As we continue towards the journey back to normality and out of this pandemic, a big focus is going to need to continue to be on health and social care and how we provide services to service users both locally and nationally. One such way in which long term structural change will be enacted is through the forthcoming Health & Care Bill, which we expect to see in the next couple of weeks.
The founding principles of the NHS – taxpayer-funded healthcare available to all, cradle-to-grave, and free at the point of delivery – remain as relevant now as they were in 1948. Local government delivery is also rooted in firm foundations: in serving its residents, with strong local democratic accountability, and expertise in the health, public health and care needs of its populations. To protect these principles, which are so close to all our hearts, we must back those who make them a reality every day of their lives - by building and constantly renewing a culture of collaboration.
Therefore, the proposed package of legislation to deliver integrated world-class health and care is extremely welcome, but I believe that a number of issues were missed. Firstly, I believe that mental health clearly must have parity of esteem with physical health, something that must be reflected in the new ICS structures. I will be looking to get these measures included in the Bill, be it through conversations with Ministers or amendments.
Likewise, it is crucial that we don’t make changes for changes sake and that these reforms have a positive impact, unlike some of the Lansley reforms. Empowering local systems and communities to provide services that best suit their local communities is great but it has to provide meaningful room to do so. Fundamentally, these reforms are supposed to increase integration between health and social care and also empower local communities. This is very welcome, if implemented properly.
As I wrote in a previous column, I was astounded that not only do we not measure waiting times for Children and Adolescent Mental Health Services (CAMHS), but the Government has no plans to do so. This is despite longstanding concerns about waiting times for children getting access to mental health support. Last week I had the opportunity to take part in a Westminster Hall Debate focusing on children’s mental health and asked the Minister about this very issue. I was disappointed to receive a pretty non-committal answer from the Minister, who appeared to minimise the impact that the pandemic had on mental health.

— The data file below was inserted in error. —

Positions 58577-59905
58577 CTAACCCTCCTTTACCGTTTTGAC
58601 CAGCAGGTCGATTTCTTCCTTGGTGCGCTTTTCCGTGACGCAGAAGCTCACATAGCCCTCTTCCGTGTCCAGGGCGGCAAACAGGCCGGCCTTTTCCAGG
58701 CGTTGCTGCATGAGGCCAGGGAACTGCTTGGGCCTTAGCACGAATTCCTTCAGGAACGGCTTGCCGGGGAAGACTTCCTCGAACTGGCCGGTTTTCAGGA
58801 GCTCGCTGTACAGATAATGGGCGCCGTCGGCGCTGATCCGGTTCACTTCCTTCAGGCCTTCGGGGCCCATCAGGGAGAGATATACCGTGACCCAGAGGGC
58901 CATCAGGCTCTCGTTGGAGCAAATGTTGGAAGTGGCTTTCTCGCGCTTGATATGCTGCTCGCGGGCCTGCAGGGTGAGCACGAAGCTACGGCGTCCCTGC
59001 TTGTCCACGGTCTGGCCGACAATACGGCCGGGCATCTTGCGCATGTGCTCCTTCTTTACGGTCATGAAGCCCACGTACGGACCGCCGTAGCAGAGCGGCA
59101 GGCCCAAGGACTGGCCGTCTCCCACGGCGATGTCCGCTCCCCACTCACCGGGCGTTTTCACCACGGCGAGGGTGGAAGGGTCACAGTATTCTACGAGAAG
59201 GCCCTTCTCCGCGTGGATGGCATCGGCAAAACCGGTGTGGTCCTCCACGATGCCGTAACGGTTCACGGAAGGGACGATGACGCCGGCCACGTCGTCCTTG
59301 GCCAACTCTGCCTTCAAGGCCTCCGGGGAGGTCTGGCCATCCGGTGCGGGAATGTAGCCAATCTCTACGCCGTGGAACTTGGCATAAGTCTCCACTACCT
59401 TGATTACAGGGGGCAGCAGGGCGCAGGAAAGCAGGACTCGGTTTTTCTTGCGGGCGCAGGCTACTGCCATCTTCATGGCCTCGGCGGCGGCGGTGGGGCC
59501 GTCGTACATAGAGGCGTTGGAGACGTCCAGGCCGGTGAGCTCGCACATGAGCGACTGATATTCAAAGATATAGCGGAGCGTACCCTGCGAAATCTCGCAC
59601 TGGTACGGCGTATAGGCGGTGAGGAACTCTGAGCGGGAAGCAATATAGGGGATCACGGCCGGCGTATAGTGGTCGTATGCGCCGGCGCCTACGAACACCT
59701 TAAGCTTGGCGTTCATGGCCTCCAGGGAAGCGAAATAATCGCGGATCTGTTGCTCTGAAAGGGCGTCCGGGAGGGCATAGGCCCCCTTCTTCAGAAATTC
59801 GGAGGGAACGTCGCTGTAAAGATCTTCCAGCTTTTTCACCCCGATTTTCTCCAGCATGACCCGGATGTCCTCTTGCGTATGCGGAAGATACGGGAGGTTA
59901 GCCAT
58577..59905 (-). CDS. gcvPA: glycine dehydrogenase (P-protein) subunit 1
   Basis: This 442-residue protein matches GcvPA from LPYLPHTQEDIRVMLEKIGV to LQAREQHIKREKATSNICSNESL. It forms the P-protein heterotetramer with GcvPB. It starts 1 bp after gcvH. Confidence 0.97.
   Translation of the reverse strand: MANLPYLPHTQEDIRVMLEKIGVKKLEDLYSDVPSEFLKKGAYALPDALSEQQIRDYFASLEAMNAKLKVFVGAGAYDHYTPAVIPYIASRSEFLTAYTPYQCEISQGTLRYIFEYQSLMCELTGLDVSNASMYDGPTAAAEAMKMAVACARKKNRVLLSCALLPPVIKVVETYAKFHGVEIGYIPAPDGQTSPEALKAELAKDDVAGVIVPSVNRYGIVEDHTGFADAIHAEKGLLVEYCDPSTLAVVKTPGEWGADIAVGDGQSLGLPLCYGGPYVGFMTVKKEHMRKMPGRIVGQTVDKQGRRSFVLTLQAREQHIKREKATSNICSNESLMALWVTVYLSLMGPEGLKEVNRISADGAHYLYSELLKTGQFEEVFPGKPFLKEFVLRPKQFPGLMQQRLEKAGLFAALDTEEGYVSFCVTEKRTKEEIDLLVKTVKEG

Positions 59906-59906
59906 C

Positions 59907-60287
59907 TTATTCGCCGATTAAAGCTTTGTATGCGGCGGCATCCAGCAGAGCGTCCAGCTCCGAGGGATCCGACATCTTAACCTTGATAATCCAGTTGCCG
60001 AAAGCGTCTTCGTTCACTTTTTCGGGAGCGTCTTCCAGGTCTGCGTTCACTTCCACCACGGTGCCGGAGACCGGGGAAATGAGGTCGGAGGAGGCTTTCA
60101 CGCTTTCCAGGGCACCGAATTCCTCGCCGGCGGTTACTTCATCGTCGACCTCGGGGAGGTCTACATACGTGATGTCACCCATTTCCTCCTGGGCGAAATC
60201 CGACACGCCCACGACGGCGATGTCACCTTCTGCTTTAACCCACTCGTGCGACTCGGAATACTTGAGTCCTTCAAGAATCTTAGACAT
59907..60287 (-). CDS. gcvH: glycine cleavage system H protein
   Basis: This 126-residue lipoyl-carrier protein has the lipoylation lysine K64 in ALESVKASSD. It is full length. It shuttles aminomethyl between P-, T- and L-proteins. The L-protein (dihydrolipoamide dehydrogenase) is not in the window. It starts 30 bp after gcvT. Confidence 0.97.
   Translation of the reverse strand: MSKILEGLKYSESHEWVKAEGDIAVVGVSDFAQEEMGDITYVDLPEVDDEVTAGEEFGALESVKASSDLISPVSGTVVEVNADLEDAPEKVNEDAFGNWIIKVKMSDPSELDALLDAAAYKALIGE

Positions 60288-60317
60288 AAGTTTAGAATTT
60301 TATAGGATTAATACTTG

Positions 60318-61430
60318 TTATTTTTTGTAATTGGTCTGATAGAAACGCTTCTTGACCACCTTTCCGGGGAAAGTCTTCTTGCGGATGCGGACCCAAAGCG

It is crucial that we find ways of measuring mental health outcomes to hold the Government and NHS to account. We need to measure more than the amount of money going into the system. We need to know people are getting diagnosed earlier, treated earlier – and finally getting better as a result! I am currently working with providers on ways of measuring mental health outcomes to find the right metrics. What gets measured – gets done!
As a result of the pandemic, the number of face-to-face medical appointments has been reduced which has invariably led to delays in people seeking or receiving treatment. Whilst at certain points this has been completely understandable, it is crucial that GPs and other services are now opening back up again to be able to see patients face-to-face. Whilst it is great to have the option of a phone consultation, it is critical that the option of an in-person appointment is available for those who require one.
NHS 111 service is available 24/7 to provide advice, treatment and care. Just ring 111 or visit 111.nhs.uk and the service will provide advice and refer you to another service if you need it. If you need to be seen in person, they can book you a time slot.
If you would like to book a virtual surgery call or raise a specific issue, please call my office on 01626 368277 or email firstname.lastname@example.org to arrange an appointment.